Long-term investors who buy stocks exposed to powerful demographic and social trends will salivate over forecasts for growth in Asia and internet usage.
Middle-class consumers in Asia-Pacific (households with daily spending of US$10-US$100) are estimated to grow from about half a billion in 2009 to 3.2 billion in 2030, according to research cited in the Federal Government’s Australia in the Asian Century white paper, released last year.
Internet users in the Association of Southeast Asian Nations (ASEAN) region have soared from 11.5 million in 2000 to 163.5 million in 2012, according to research cited in a release last month from Asia-based online media company Catcha Group.
One can only imagine how many Asian middle-class consumers will use the internet in coming years and the incredible opportunities for companies that provide internet-based advertising services in the region for property, cars, jobs and travel – markets that have boomed in the West.
Gaining pure exposure to Australian companies with Asian internet operations is not easy. The well-performing Seek is a standout, given its planned 79 per cent stake in Zhaopin, a leading China-based employment website, and 69 per cent stake in JobsDB, an Asia-based recruitment network.
Seek has busily lifted its stake in both businesses and is superbly placed to capitalise on Asian growth. Its international education business provides further exposure to the region as more Asian middle-class consumers send their children to Australian universities.
But Seek has soared from a 52-week low of $5.87 to $10.07 and looks fully valued, for now. Four of six analysts have hold or sell recommendations and two have strong buys on Seek, according to consensus analyst information compiled by Morningstar. Seek’s international business, while growing strongly, contributed just under a fifth of its underlying earnings in the December half.
REA Group’s Hong Kong property website, squarefoot.com.hk, is starting to grow faster, but remains a tiny part of the overall business. Another stand-out internet stock, Carsales.com.au, earns all its revenue from Australian operations, and is starting to build a presence in Asia.
Carsales.com acquired 19.9 per cent of iCar Asia in March. After raising $10 million through a float on ASX in August 2012, iCar’s 20-cent issued shares have raced to 48 cents. Carsales.com’s investment put iCar on the investment map.
iCar wants to become the Carsales of South-East Asia and win the race to consolidate a fragmented online car advertising market. It is a pure play on rapid growth in internet advertising for cars in South-East Asia, and sharply higher car sales as more middle-class consumers buy them.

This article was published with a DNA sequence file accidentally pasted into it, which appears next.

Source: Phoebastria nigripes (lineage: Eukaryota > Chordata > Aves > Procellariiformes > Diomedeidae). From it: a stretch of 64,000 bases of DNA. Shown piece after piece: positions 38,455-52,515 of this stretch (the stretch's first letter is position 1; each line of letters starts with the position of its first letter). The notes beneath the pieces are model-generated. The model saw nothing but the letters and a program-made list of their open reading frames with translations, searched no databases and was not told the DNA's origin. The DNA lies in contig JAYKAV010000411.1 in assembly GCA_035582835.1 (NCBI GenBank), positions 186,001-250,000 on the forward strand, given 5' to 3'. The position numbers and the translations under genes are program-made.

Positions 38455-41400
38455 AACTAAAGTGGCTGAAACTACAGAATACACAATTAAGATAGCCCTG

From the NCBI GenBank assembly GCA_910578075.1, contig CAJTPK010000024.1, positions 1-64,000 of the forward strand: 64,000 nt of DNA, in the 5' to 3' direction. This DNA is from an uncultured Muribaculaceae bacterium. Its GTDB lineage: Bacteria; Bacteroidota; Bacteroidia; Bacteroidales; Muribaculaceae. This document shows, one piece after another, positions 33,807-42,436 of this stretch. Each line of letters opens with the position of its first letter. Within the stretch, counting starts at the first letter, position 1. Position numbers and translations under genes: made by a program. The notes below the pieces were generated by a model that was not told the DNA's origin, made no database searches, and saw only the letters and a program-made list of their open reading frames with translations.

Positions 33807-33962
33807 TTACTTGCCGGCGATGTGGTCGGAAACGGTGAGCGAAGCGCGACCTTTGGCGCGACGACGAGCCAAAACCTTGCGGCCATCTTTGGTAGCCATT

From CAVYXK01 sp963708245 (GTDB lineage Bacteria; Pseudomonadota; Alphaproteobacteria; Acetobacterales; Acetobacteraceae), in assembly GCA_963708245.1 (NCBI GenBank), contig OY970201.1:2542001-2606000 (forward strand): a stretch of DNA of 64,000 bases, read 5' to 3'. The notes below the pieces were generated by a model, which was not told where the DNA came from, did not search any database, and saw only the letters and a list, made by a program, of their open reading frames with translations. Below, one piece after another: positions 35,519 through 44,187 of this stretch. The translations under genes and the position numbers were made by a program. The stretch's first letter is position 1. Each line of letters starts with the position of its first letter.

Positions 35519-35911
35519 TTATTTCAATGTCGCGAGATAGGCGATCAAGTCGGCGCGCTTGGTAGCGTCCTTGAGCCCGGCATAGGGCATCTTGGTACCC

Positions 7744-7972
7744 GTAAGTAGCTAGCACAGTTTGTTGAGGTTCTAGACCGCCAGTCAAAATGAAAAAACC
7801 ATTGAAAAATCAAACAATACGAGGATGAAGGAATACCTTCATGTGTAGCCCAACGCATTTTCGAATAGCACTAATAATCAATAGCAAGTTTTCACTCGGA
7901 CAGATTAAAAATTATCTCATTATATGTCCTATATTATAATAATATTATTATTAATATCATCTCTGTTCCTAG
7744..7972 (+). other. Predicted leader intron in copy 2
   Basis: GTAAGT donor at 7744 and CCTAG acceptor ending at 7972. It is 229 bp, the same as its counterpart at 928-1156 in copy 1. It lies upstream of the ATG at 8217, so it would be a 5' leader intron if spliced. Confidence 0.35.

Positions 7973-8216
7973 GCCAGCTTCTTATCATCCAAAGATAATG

iCar is betting South-East Asia will follow the Western trend of advertising dollars moving from print to online; the region is a long way behind Australia in online advertising in general and car advertising in particular. Its target markets of Malaysia, Thailand and Indonesia had car advertising expenditure of $378 million in 2011, compared with Australia’s $1.05 billion, Frost & Sullivan data shows.
Sister company iProperty has also done well after raising $7.5 million in a 2007 float. iProperty’s 25-cent issued shares soared as high as $1.32 in 2012 and currently trade at 95 cents, amid signs that Asian governments are looking to dampen sales volumes and price inflation, and cool their overheating property markets.
iProperty wants to become the realestate.com.au of South-East Asia. Its co-founder and executive chairman at listing was Patrick Grove, the 38-year-old Australian/Singaporean who had an estimated $70 million personal fortune on the BRW Young Rich list in 2012.
Grove is the major shareholder of Catcha Group, a Singapore-based internet investment company that has majority ownership of Catcha Media Berhad, which listed in Malaysia last year. Catcha Group companies have significant stakes in iProperty and iCar Asia.
Grove has a classic start-up entrepreneur strategy: replicate strong Western concepts in emerging countries, get a headstart, rapidly acquire and consolidate small rivals, and capitalise on strong underlying growth in core markets. Then position the company to be bought out by a much larger rival that finds it easier to make a small bolt-on acquisition than do the hard work itself.
iCar looks a neat fit for Carsales.com and iProperty must surely be on the radar of REA Group or other online property advertising companies that seek a fast entry into booming Asian markets.
iProperty and iCar are still making losses as they acquire business in Asia and build scale. As such, they suit speculators comfortable with micro-cap stocks.
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Tony Featherstone is a former managing editor of BRW and Shares magazines. All prices and analysis at Feb 14, 2013. The author implies no stock recommendations from the above commentary. Readers should do further research or talk to their financial adviser before acting on themes in this article.